The Legal Services Commission, which operates the legal aid scheme, is cutting the mileage rate for cars from 45p a mile to 25p and urging lawyers to use public transport.
The move is part of Government attempts to slash £350?million from the annual £2?billion legal aid bill.
Lawyers say they were not notified to the changes to the travel expenses system and that carrying confidential files on public transport is impractical.
But many lawyers warn it is impractical and dangerous to catch buses while carrying confidential documents.
Now lawyers are to make submissions to the Legal Services Commission to get the mileage rates resorted.
Charlotte Riley, crown court department manager at Staffordshire law firm Beswicks where 95 per cent of work is legally aided, said: 'We had no notification of these changes.
'The first we knew about it was when claim forms started coming back, saying the LSC would only pay 25 pence per mile.
'Most of the lawyers are out at court every day, so all these claims add up.'
She said: 'The mileage rate has been 45 pence a mile for around 15 years - but now, we are being told we have to justify why we haven?t used public transport.
'Carrying all our confidential files to the bus station and then getting on a bus is not practical.
'I haven?t got anything against public transport but we would end up getting on a bus with clients who would want to discuss cases and, in some cases, it could cost more than paying petrol.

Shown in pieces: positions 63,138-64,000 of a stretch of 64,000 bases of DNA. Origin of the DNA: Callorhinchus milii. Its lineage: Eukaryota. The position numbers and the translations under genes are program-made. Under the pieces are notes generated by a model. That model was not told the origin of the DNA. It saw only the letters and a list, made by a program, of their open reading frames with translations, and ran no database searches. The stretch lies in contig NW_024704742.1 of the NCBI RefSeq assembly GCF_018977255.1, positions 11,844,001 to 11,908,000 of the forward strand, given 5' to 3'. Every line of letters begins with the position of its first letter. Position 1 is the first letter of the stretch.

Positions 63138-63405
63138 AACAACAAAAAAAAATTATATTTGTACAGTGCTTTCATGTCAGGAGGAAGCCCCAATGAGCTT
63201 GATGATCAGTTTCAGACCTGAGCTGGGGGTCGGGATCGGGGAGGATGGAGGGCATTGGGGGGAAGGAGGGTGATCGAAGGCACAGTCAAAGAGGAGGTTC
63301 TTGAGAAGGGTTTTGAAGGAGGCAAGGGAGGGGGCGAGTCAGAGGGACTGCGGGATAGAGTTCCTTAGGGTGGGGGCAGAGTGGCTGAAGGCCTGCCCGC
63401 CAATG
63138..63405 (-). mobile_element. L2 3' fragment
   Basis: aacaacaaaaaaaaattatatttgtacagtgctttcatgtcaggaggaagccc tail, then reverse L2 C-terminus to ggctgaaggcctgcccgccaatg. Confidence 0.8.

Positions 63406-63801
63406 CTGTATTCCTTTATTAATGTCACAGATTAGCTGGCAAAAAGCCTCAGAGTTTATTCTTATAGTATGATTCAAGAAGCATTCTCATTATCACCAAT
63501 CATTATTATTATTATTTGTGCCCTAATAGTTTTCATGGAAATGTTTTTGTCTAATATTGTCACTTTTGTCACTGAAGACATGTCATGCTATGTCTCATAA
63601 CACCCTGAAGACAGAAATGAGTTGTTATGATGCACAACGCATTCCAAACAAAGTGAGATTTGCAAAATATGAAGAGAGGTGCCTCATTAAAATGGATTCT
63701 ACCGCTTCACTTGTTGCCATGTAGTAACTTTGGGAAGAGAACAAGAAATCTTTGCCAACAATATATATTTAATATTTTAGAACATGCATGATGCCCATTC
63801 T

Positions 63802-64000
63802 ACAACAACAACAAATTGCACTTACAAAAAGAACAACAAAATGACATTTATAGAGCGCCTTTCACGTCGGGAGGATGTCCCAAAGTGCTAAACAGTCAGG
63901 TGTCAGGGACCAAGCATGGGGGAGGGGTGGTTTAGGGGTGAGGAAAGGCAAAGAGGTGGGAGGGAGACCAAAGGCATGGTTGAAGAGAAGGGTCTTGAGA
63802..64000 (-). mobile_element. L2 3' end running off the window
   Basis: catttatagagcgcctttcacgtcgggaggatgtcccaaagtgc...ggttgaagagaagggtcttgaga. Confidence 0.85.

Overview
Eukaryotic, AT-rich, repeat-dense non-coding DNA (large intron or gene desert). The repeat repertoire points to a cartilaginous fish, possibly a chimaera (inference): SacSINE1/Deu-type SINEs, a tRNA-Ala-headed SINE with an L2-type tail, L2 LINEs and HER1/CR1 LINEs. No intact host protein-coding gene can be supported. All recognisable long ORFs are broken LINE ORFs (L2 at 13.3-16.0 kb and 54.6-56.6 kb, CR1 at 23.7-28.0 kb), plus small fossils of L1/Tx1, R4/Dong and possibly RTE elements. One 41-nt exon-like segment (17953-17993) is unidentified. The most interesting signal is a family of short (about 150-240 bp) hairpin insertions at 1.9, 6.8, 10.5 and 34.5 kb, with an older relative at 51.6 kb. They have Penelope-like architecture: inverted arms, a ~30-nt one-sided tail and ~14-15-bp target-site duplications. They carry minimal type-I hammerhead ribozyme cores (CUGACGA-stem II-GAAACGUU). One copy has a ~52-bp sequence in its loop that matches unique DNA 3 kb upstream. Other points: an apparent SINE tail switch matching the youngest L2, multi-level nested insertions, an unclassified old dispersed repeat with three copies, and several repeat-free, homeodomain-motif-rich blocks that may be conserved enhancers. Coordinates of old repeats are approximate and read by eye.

'It also wouldn?t go down very well if we were late for court because of delays on buses. And most of the prisons we visit are in the middle of nowhere.'
Stuart Muldoon, from Stevens Solicitors, said: 'Our costs have been reduced automatically without any further consideration.
'The LSC isn?t taking into account the distance we have to travel, or where the court or prison is in relation to public transport routes.
'It can take a lot longer to get to places using public transport but this does not seem to have been taken into consideration.
'We are appealing, but all we get is a note back on our claims saying we should use public transport.'
The LSC which runs the legal aid network in England and Wales said: 'The approach to assessing mileage claims has been established for many years, and we outlined the payment rates in 2011 and again in May 2012.
'Legal aid is public money, and where public transport can easily be used to get a solicitor to court, it is only fair to the taxpayer to pay the appropriate amount from the public purse.'